9 Do's and Don'ts for Implementing a CMS
DON’T neglect existing content.
Spend time examining how existing content should be migrated into a new system, Becker says. With so much effort put into creating new digital assets, a company should not neglect the potential for monetizing existing content—a fact that requires, like so much else with a CMS, some advanced planning in order to avoid added expenses and delays.
“During the migration process, we have to tag all of that old content so that it syncs with the new content,” he says. “It doesn’t do you any good to have a bunch of … [content] with all the new stuff having one set of metadata and the old set having none or limited.”
Integrating existing content was central to F+W’s mission. “At F+W, we have years of extremely valuable content that has not been available digitally to date,” Lerner says. “By developing a content repository, we are now able to parse the content and deliver it to our communities in multiple formats. We create DVDs, PDFs, and online subscription services of current and archived content by theme and/or date.”
Providing rich, audience-friendly contextualization—by subject, date, source of content or other categories—is essential to seamless integration of new and existing content, Crouy says.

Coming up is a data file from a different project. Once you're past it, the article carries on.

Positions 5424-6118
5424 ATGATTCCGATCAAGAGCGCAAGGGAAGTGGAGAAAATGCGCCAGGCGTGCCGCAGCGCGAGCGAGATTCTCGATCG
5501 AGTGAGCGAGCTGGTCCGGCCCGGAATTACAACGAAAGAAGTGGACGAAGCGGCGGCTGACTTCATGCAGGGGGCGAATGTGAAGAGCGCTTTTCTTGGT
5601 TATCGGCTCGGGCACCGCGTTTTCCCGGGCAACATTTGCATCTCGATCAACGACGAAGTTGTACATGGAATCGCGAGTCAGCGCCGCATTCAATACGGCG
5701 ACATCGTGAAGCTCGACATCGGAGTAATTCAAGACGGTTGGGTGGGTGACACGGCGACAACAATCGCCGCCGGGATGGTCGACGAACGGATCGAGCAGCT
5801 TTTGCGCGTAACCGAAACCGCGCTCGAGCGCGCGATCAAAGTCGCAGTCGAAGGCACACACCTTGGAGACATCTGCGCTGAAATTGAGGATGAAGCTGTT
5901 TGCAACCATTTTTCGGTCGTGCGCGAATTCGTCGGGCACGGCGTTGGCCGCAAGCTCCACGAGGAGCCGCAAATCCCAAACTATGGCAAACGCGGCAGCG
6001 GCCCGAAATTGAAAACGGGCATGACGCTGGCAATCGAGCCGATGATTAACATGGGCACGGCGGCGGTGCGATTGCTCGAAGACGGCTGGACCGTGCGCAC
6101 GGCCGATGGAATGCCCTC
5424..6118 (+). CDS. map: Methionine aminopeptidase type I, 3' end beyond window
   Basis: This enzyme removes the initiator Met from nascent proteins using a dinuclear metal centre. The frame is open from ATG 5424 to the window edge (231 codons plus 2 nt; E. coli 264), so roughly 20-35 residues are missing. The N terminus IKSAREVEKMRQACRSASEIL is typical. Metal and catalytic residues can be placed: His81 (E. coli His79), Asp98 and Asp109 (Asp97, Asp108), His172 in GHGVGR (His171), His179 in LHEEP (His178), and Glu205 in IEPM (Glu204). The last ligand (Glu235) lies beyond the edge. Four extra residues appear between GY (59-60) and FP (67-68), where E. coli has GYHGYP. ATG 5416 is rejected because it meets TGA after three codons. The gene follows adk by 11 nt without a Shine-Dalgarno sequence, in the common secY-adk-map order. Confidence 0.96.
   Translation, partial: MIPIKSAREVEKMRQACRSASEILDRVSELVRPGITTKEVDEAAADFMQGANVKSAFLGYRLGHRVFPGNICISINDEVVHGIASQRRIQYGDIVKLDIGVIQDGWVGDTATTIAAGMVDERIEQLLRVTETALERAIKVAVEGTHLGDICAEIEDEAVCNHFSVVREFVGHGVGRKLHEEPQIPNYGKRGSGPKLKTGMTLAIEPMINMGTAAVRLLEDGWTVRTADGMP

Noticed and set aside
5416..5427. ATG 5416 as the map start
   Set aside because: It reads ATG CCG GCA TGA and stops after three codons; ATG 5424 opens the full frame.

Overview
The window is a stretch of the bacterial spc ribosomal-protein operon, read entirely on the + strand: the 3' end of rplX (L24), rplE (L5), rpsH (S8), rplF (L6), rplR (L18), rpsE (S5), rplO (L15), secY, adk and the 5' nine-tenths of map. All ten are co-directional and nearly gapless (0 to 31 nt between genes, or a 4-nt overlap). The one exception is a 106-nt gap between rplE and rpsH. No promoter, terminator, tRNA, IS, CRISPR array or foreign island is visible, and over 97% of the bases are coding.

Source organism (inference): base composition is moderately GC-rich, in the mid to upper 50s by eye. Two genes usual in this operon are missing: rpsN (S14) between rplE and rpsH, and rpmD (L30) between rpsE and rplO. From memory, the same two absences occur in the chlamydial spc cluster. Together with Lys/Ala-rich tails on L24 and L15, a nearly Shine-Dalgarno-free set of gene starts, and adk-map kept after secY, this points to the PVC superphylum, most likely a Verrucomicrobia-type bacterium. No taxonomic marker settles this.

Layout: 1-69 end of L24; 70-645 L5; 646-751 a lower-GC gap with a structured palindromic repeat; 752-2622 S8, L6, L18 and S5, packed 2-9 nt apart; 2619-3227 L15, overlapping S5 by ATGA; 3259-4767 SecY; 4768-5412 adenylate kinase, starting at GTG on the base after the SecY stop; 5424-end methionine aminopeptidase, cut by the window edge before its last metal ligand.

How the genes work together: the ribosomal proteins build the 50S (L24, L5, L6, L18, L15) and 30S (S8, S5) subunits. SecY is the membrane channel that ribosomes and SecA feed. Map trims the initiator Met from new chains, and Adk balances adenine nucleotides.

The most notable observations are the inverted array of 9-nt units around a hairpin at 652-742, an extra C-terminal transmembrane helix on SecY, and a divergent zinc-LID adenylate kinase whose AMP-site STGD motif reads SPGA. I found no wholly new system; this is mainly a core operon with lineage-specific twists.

DO compare content management solutions.
“It’s a mature market, so there are a lot of solutions to meet your needs,” Woods says. “Take time to compare them, because simply selecting the most common or the most popular CMS might not be the right choice for you.”
F+W talked to many companies before settling on a solutions provider. “We needed to find a digitization partner with whom we felt comfortable,” Lerner says.
While experience in deploying a certain type of CMS can obviously be an advantage weighing in one vendor’s favor, Woods believes it’s wrong to overlook newer companies: Younger CMS providers sometimes have better technology because they do not have legacy code problems, he says.